Nokia Strategy Update Points to Hidden Strengths

5 Gcity

By: Mary Jander

It marked the end of an era for Nokia Oyj (NOK) last week when CEO Pekka Lundmark outlined the company’s plan to regain its market footing after a series of stumbles over the last several years.

Lundmark, who replaced Rajeev Suri as CEO in August, detailed Nokia’s restructuring of divisions and leadership in a strategy that takes effect January 1, 2021. The goal is to put Nokia in at least a number-two spot wherever it competes. “We will only play where we see value creation for shareholders,” said Lundmark.

Of course, this begs many questions about where Nokia is positioned to win and lose as it joins Cisco (CSCO) and IBM (IBM) among tech behemoths struggling to establish solid footing in a shape-shifting market.

Nokia’s Surprise Strengths

By now, the basics of Nokia’s struggles are well documented: Focused on absorbing its $16.6 billion acquisition of Alcatel-Lucent in 2016, the company was unprepared when 5G demand started to build. It fell behind competitors Ericsson and Samsung in developing 5G components and backtracked on silicon designs, cutting its profitability. By October 2019, Nokia ceased to pay a shareholder dividend. A year later, a devastating Verizon contract loss to Samsung coincided with a spate of fresh executive exits as the top-to-bottom restructuring plan unfolded under Lundmark’s leadership.

Despite all this, last week’s update was grounded and encouraging, if insufficiently clear for many investors. And paired with the latest earnings report, it revealed a few hidden gems of particular interest to Nokia’s future. Following, in no particular order, are a few of those bright spots:

Mobile Networks is cut free and charging hard. According to CEO Lundmark, 5G is central to the company’s strategy. Now in its own Mobile Networks division headed by Nokia veteran Tommi Uitto, the group should be better able to focus on gaining some of the ground lost in 5G. “[W]e have decided that we will invest whatever it takes to win in 5G,” said Lundmark in prepared remarks for Nokia’s Q3 earnings report. Part of that commitment will be significant spending on R&D, which will leave no operating margin for mobile next year but should accelerate 5G by 2022.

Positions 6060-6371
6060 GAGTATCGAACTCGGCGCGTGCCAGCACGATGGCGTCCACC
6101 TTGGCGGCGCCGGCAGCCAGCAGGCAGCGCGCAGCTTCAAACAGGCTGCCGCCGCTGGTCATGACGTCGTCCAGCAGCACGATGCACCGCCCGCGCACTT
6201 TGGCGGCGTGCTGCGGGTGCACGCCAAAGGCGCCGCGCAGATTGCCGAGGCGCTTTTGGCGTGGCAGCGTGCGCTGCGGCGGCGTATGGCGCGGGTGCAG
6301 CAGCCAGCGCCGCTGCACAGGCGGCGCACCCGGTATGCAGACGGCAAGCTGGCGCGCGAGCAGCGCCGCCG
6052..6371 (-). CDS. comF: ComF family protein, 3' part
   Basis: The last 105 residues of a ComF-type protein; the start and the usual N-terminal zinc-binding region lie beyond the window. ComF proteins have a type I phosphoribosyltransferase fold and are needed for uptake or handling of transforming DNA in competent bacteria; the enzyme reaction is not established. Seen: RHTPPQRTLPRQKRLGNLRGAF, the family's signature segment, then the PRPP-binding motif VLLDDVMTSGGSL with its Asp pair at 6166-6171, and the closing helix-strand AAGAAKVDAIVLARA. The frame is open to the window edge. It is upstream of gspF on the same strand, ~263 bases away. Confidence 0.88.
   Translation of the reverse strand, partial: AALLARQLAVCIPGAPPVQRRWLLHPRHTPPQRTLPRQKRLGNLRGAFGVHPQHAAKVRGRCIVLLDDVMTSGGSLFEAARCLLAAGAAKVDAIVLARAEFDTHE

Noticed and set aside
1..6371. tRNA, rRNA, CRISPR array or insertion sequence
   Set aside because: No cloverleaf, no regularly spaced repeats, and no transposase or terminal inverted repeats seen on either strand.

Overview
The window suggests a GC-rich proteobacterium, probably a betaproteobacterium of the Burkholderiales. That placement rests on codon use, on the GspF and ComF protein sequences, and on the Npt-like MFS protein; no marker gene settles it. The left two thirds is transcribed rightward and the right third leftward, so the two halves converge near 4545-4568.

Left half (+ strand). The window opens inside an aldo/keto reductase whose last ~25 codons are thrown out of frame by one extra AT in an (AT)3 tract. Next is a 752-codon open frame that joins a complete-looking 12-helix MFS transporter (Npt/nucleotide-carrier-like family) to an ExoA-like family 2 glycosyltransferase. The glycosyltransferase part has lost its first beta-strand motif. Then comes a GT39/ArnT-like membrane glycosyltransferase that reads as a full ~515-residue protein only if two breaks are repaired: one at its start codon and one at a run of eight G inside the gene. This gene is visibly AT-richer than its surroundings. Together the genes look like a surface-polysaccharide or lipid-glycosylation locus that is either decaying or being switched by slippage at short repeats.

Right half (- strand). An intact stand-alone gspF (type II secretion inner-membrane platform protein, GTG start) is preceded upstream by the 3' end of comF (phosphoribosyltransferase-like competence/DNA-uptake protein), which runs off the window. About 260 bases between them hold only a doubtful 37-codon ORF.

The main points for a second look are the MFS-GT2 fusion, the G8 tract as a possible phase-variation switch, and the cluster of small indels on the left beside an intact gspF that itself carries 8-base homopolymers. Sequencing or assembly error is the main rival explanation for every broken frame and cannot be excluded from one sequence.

There’s momentum in 5G components. Reflecting Nokia’s pivot from its early stall in 5G chips, the company is devoting significant resources to accelerating the journey from field-programmable gate array (FPGA) 5G components to full reliance on proprietary ReefShark system-on-a-chip (SOC) silicon in 2022.

Private wireless is on the rise. Nokia sales of private wireless solutions for enterprise customers in utilities and government rose 15% in Q3. This resonates with internal and external research that shows Nokia as the #1 leader in software and services for private wireless deployments. It also tallies with executives’ aim -- also expressed during last week's presentation -- to reach deeper into the enterprise market.

Routing remains strong. Nokia’s routing portfolio (which includes Nuage Networks’ software-defined wide-area networking (SD-WAN), has historically been a solid seller, giving the company a #2 market position (excluding China). While routing sales of €696 million in Q3 were modest — down 3% year-over-year, though up 2% in constant currency — analysts believe the future looks good. In a mid-year 2020 note, Simon Leopold and colleagues at Raymond James stated:

Nokia’s IP Routing remains a bright area on the company’s portfolio. Besides the potential to continue to outperform and outgrow its market, this business unit remains highly profitable, with gross margin well above Nokia’s corporate average. Nokia’s routing business is highly levered to the Service Providers vertical, and the company generates approximately 91% of its sales from this vertical.

Optical networking shines. Nokia’s optical networking segment, which showed €463 million in sales last quarter, outpaced all other network areas, showing 19% growth year-over-year, 24% in constant currency. And on last week’s call, CEO Lundmark predicted the segment would continue to perform well, given that carriers will need optical connectivity at key positions in the 5G environment.

On the downside, Basil Alwan and Sri Reddy, co-presidents of Nokia’s IP/Optical division, resigned in November. Their stature in the industry led to tongue-wagging about their departure and where they might turn up next. Meanwhile, as of January 2021, optical will join the Network Infrastructure division headed by Federico Guillén, who previously was head of customer operations for EMEA and APAC.

Nokia says its optical division occupies fourth place in the competitive worldwide optical networking market, which may point to a risk of it being sold. Still, given its present state as a €1 billion-plus line of business, that could be a lucrative alternative.

Solid Sales in the Middle East and Africa. While comprising just 9% of sales, this segment grew the most in Q3, bringing in €482 million, up 20% year-over-year and 27% in constant currency. In contrast, sales elsewhere were down or up just slightly, as shown in the chart below:

Considering that the MIddle East has adopted 5G faster than other geographies, and that Nokia’s rival Ericsson has seen sales droop in the segment (down 9% in Q3), it may be time for a closer look at opportunities there.

No Easy Fixes

These and other Nokia strengths are no guarantee the company's restructuring project will succeed. Problems with planning and execution remain, and substantial changes and exodus of talent are likely a headwind.

But Nokia has met challenges in the past. “Nokia has repeatedly succeeded at re-invention,” stated Raymond James analysts in their note. Hopefully, the company can do it again this time.

Nokia has scheduled its Q4 earnings report for February 4, 2021, and its Capital Markets Day March 18.